This article investigates the place occupied by the date of the St. Bartholomew’s Day Massacre in the collective memory of French Protestants until the end of the eighteenth century.
Beginning in 1573-1574, the August 24, 1572 date (to avoid using the term “St. Bartholomew’s Day” from that detestable papist calendar) was established in the pamphlet Reveille-matin des François as the « Day of Treason », a starting date for a new calendar forever commemorating this imprescriptible crime.
Beginning in 1577 and for the next century, “historical calendars” appended to Huguenot Psalters introduced a collection of commemorative dates from the history of the Reformations in France, in particular those of the massacre (August 24, 1572) and the ensuing defence of La Rochelle. Nevertheless, after the Peace of Alès (1629), such calendars were condemned to a clandestine existence due to the watchful eyes of the authorities, before disappearing altogether shortly before the Revocation.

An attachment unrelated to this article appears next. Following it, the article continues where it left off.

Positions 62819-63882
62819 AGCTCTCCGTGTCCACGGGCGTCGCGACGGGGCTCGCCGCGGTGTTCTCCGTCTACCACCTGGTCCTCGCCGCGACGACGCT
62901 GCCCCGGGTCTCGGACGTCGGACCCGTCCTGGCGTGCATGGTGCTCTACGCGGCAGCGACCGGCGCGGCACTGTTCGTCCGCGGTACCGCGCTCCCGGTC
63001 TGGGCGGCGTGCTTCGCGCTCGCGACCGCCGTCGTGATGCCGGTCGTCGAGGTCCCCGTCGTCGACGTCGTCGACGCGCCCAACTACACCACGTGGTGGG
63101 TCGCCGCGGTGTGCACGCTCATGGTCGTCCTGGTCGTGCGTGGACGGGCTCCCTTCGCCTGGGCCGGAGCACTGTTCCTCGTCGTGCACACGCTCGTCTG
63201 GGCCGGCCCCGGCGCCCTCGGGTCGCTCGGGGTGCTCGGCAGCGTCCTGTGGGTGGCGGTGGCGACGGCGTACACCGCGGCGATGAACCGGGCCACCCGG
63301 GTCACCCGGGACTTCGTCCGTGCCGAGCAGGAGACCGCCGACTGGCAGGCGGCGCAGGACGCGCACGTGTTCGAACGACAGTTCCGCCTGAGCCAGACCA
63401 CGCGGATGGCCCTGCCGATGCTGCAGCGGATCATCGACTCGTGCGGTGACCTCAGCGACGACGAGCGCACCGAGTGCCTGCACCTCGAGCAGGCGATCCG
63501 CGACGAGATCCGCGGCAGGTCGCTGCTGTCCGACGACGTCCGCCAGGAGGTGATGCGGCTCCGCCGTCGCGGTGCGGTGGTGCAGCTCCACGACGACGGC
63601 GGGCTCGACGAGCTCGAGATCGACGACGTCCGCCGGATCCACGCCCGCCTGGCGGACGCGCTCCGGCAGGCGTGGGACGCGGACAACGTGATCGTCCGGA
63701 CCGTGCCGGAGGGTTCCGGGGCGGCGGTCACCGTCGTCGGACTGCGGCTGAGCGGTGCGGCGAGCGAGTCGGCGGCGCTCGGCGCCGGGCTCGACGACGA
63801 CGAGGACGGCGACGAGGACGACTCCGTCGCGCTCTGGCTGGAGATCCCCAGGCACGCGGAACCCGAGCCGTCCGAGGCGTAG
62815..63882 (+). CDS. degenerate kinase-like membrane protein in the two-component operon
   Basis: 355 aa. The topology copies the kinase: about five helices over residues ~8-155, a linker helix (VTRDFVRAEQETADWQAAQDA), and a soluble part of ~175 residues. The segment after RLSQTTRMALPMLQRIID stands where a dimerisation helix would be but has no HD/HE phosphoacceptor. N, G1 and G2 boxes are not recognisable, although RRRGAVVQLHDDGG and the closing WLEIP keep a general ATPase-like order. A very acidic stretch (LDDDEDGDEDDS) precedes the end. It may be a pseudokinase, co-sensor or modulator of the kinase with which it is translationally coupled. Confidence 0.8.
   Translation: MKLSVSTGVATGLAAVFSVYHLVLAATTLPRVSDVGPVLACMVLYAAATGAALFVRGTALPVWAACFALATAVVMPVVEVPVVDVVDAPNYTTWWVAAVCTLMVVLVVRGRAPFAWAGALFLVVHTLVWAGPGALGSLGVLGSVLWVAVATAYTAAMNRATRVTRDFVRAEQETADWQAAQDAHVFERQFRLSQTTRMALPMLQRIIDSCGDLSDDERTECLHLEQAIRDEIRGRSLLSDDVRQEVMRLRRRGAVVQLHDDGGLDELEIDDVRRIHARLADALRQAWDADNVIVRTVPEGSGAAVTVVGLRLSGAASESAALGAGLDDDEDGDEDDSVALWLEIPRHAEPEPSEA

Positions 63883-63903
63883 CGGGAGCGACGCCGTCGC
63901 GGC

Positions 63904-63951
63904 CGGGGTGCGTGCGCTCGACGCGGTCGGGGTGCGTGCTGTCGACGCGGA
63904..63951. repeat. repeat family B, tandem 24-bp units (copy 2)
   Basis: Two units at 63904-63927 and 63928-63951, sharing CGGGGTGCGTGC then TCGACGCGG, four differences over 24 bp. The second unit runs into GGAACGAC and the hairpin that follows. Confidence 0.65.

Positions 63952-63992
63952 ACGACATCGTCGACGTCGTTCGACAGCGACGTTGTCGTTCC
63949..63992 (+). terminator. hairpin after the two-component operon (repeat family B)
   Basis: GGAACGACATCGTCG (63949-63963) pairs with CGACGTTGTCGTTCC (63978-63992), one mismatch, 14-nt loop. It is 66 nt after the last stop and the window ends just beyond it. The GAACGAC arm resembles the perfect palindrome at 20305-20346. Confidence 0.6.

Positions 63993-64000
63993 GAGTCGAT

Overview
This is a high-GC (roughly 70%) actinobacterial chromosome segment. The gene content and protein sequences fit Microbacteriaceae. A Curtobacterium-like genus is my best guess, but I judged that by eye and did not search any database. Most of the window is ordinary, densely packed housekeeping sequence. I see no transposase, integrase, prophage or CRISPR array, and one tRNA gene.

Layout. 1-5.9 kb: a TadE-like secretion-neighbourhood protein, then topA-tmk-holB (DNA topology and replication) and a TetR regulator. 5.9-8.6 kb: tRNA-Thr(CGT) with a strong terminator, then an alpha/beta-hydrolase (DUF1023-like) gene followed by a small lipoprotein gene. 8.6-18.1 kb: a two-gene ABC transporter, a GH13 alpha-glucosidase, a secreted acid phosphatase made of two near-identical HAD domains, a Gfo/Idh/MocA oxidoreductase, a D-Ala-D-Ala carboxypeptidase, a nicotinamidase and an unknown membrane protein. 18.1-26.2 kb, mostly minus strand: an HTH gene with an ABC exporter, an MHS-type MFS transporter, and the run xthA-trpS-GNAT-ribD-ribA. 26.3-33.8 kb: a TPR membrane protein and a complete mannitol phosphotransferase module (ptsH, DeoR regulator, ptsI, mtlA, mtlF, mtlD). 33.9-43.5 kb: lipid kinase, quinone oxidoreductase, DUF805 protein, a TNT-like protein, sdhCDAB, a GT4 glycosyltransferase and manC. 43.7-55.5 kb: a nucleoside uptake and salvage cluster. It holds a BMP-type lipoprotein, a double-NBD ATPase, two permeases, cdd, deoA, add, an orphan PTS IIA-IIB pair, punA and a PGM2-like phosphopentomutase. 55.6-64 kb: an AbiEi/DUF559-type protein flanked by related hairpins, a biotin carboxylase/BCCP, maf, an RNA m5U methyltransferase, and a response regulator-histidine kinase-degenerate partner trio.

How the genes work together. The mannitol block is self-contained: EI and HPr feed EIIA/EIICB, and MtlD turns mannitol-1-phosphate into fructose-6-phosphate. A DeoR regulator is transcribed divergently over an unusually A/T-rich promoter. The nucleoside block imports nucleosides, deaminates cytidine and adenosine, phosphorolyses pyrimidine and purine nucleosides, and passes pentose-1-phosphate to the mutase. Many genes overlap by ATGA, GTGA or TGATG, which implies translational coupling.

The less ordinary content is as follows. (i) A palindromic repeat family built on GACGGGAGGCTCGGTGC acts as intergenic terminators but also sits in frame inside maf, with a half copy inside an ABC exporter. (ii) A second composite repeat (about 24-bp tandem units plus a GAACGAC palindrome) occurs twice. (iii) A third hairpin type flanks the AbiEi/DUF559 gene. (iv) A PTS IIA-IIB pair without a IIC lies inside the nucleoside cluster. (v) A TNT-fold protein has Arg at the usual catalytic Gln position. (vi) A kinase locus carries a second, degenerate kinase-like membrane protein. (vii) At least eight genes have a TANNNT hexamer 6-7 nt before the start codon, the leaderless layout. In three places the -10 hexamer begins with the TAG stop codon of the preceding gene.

In the eighteenth century, Voltaire’s La Henriade (1728), which staged the St. Bartholomew’s Day Massacre in a conflict opposing Enlightenment and intolerance, elicited a renewed interest from Protestants who were waiting for an edict of toleration—at least, so Pierre Dangirard claimed in a sermon dated August 24, 1776. But on the national level, when the deputy Rabaut Saint-Étienne pleaded on August 23, 1789 for the complete religious liberty of all French people, he did not dare to mention the Massacre for fear of accusations of confessional bias.
Over the course of these two long centuries, the French Protestants never made a real memorial of the St. Bartholomew’s Day Massacre.